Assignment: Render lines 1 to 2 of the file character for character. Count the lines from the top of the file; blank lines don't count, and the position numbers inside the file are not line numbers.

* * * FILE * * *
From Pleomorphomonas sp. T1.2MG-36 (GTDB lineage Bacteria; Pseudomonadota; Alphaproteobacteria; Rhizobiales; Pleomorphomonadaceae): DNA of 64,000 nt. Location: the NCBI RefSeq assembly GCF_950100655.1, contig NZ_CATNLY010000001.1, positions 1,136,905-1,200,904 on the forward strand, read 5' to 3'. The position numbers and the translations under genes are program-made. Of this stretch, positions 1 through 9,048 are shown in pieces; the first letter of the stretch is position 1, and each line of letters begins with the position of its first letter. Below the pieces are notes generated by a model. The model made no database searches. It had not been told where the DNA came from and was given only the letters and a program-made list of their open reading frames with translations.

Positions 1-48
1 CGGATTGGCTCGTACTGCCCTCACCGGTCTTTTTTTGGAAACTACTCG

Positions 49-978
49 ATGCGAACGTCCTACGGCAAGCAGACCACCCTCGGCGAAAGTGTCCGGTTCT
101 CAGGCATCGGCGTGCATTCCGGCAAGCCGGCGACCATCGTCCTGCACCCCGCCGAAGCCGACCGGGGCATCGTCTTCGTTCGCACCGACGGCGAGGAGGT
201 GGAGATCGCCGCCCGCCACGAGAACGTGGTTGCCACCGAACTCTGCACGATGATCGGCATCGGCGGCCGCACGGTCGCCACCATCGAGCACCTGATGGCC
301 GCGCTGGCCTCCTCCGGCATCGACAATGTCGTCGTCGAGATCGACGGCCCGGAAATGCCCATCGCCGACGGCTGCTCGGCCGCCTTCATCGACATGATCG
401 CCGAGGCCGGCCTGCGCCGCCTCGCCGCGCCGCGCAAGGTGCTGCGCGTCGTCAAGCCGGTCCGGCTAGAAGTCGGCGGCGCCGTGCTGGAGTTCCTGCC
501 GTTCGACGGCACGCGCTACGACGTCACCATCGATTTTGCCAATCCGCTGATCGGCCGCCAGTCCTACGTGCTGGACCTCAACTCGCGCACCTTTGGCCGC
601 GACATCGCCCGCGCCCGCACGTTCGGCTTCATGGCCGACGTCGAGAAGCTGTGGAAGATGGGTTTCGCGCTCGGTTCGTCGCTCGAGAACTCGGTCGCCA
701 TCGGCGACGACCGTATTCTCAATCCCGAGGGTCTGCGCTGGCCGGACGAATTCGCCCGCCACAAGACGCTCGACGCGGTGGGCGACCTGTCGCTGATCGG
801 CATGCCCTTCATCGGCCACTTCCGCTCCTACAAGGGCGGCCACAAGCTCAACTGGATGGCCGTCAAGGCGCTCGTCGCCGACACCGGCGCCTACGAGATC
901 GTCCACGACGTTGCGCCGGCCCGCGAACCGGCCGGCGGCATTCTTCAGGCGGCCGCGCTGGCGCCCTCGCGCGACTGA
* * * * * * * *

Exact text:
From Pleomorphomonas sp. T1.2MG-36 (GTDB lineage Bacteria; Pseudomonadota; Alphaproteobacteria; Rhizobiales; Pleomorphomonadaceae): DNA of 64,000 nt. Location: the NCBI RefSeq assembly GCF_950100655.1, contig NZ_CATNLY010000001.1, positions 1,136,905-1,200,904 on the forward strand, read 5' to 3'. The position numbers and the translations under genes are program-made. Of this stretch, positions 1 through 9,048 are shown in pieces; the first letter of the stretch is position 1, and each line of letters begins with the position of its first letter. Below the pieces are notes generated by a model. The model made no database searches. It had not been told where the DNA came from and was given only the letters and a program-made list of their open reading frames with translations.

Positions 1-48